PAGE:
Gerber doesn’t ask any health questions, but you do pay the price for that. It’s very likely that you will get more for your money or lower premiums if you go with a company that you have to pass a few health questions. If your have some health issues as most of us do, our independent agents can help figure out which companies would approve you and compare the rates.
Second is what gets paid when you die. The death benefit from a Gerber Life Guaranteed Life policy is “Graded”. This means that if you die in the first 2 years of the policy effective date (the date your coverage begins), your beneficiary will get back the money that your paid in premiums plus 10% interest no matter how much death benefit you purchased. After the policy has been in force for 24 months, it will pay the entire death benefit.
There are a lot of us that just won’t be able to pass the health questions for any company, and if that’s the case, Gerber is one of the best deals available. The idea is to make sure you can’t get a policy that pays out more to your beneficiary than a return of premium plus interest. Even if you have been turned down before, Gerber will still grant you the coverage so it’s a true guarantee. If you pay for it, you can have it!
Gerber Life’s ratings in the life insurance industry
Gerber earns an A rating, only 2 levels down from the best from A.M. Best rating. A.M. Best is the industry’s authority on the financial stability of insurance companies. There are 13 possible ratings from the best possible score of A++ down to D indicating a poor ability to meet future insurance obligations.
Gerber Life is one of the few companies that will accept a payment by a credit or debit card as an alternative to debiting your savings account or checking account. If you just won’t let any company take a payment automatically, then you can even pay by sending in a check or money order either monthly, quarterly, semiannually or once a year. Keep in mind you’ll pay a little more to get that paper bill, but at least it’s an option.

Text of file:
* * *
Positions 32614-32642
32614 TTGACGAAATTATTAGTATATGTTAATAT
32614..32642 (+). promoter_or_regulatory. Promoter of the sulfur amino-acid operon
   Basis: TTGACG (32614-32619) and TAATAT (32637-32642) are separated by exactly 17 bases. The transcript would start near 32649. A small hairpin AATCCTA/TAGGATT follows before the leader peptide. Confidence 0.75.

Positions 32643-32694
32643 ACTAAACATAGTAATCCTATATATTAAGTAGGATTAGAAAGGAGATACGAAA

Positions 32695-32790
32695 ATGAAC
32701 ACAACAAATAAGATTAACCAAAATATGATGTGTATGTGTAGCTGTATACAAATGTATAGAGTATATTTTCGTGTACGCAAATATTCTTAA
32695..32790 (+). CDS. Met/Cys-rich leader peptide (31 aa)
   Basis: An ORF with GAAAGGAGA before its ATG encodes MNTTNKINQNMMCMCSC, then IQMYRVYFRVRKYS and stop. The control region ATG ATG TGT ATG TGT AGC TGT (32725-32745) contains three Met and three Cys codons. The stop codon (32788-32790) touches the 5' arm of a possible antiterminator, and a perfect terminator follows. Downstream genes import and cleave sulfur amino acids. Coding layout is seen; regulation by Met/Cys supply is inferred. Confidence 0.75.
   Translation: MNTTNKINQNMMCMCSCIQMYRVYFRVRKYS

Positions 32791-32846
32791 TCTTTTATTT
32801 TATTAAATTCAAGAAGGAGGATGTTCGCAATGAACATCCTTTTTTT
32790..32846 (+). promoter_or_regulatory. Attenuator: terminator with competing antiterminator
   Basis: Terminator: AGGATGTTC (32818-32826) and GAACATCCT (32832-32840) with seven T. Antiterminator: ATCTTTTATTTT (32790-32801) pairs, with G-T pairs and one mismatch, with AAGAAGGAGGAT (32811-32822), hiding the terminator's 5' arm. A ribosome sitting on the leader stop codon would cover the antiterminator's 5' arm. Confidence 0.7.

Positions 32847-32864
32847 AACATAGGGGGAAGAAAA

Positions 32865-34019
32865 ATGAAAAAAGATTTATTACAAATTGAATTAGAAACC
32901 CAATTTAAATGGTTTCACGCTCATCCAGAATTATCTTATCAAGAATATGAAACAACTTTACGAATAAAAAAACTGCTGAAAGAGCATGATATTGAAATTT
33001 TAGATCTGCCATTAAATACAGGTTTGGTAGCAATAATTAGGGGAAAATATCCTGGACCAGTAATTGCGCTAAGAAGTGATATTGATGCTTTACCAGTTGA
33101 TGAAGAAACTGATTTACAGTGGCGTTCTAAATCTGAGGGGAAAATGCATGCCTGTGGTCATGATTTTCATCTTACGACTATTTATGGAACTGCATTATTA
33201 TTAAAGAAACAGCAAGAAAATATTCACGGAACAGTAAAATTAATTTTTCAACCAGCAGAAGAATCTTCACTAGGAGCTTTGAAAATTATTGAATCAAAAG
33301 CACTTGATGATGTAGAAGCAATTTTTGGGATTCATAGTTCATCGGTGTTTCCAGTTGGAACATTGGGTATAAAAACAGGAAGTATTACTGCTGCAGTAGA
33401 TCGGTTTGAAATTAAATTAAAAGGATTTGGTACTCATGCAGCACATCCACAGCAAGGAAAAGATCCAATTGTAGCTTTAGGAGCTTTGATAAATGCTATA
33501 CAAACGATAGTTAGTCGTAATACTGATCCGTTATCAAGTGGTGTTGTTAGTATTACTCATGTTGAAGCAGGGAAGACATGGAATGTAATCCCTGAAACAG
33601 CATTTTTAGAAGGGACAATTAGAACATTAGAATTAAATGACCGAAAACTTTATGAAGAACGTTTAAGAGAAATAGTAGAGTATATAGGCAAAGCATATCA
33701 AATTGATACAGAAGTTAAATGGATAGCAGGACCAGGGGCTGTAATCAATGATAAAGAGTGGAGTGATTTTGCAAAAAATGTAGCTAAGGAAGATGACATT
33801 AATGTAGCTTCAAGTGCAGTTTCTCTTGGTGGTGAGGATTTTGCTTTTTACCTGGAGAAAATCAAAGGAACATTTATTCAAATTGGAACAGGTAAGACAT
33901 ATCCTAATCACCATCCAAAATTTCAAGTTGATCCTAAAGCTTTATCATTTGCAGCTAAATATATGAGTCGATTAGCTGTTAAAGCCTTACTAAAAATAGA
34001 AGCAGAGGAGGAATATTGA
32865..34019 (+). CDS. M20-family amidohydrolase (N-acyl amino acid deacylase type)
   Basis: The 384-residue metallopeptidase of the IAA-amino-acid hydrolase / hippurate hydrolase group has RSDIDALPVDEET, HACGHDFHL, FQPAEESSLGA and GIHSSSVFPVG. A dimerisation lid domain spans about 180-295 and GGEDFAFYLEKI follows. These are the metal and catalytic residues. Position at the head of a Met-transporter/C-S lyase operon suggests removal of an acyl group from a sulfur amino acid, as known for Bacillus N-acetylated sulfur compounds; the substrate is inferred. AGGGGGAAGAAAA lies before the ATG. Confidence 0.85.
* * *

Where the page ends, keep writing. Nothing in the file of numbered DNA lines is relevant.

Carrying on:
Should you purchase a Gerber Life Insurance policy or just put the money in a savings?
It can be difficult to understand the concept behind burial policies that have a graded or modified benefit for the first two years. The rationale behind just putting the money aside doesn’t really make any sense because know one really know when they will die. Actually, if someone has a terminal illness, then it makes perfect sense to purchase any life insurance policy other than an accidental policy. The less time a person lives, the higher the payout because how else can you turn $2,000 worth of paid premiums into $20,000 in just a few years?
Think of it this way…you might spend the same amount of money over the years in premiums equal to the death benefit, but how long to you have live to actually equal that amount? Unfortunately if a person’s only option is to purchase a guaranteed issue policy, it’s because they have some serious illnesses that can or will eventually cause their death. Chances of dying sooner are much higher than passing in later years. You can’t lose and you won’t earn 10% interest on your money in a bank!